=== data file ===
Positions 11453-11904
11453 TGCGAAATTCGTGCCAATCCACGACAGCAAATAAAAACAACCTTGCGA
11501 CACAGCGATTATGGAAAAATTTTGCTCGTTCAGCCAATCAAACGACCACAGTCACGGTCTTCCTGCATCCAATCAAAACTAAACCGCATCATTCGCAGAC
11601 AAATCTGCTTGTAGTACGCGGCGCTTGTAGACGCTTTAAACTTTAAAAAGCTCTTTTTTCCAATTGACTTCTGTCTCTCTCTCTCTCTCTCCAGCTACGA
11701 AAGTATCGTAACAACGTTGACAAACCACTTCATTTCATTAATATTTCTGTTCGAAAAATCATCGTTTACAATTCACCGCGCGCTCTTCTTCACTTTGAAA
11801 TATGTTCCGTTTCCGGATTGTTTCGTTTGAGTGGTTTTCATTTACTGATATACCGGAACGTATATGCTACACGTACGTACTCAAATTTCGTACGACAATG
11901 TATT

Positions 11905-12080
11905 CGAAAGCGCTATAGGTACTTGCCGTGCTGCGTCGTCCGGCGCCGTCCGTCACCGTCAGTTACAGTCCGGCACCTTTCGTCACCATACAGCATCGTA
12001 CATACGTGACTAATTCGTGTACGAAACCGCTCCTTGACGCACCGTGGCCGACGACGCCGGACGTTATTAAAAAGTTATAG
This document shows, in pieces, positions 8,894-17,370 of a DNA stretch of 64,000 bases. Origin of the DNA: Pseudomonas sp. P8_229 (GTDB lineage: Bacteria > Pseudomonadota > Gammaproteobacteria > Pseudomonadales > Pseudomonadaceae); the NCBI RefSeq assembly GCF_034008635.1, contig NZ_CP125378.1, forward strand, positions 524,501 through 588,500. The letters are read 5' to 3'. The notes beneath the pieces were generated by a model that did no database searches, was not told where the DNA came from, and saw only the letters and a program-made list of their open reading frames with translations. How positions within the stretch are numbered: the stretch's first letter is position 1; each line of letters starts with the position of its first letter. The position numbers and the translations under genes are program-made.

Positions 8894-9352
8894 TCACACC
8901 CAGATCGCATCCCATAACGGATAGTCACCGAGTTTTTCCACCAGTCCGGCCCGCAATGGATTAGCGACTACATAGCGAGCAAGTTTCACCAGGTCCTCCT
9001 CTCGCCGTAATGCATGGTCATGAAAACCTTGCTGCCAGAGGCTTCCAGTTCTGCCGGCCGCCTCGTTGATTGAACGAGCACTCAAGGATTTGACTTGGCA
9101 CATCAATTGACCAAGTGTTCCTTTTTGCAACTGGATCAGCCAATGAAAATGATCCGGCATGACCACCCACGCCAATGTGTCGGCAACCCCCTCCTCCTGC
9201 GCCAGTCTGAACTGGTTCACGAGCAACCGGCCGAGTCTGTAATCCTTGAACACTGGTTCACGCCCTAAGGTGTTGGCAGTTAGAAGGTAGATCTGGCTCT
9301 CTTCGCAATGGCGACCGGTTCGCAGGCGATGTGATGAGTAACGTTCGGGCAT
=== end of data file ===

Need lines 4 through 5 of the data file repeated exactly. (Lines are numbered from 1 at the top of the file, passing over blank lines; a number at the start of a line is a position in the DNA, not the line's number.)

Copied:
11601 AAATCTGCTTGTAGTACGCGGCGCTTGTAGACGCTTTAAACTTTAAAAAGCTCTTTTTTCCAATTGACTTCTGTCTCTCTCTCTCTCTCTCCAGCTACGA
11701 AAGTATCGTAACAACGTTGACAAACCACTTCATTTCATTAATATTTCTGTTCGAAAAATCATCGTTTACAATTCACCGCGCGCTCTTCTTCACTTTGAAA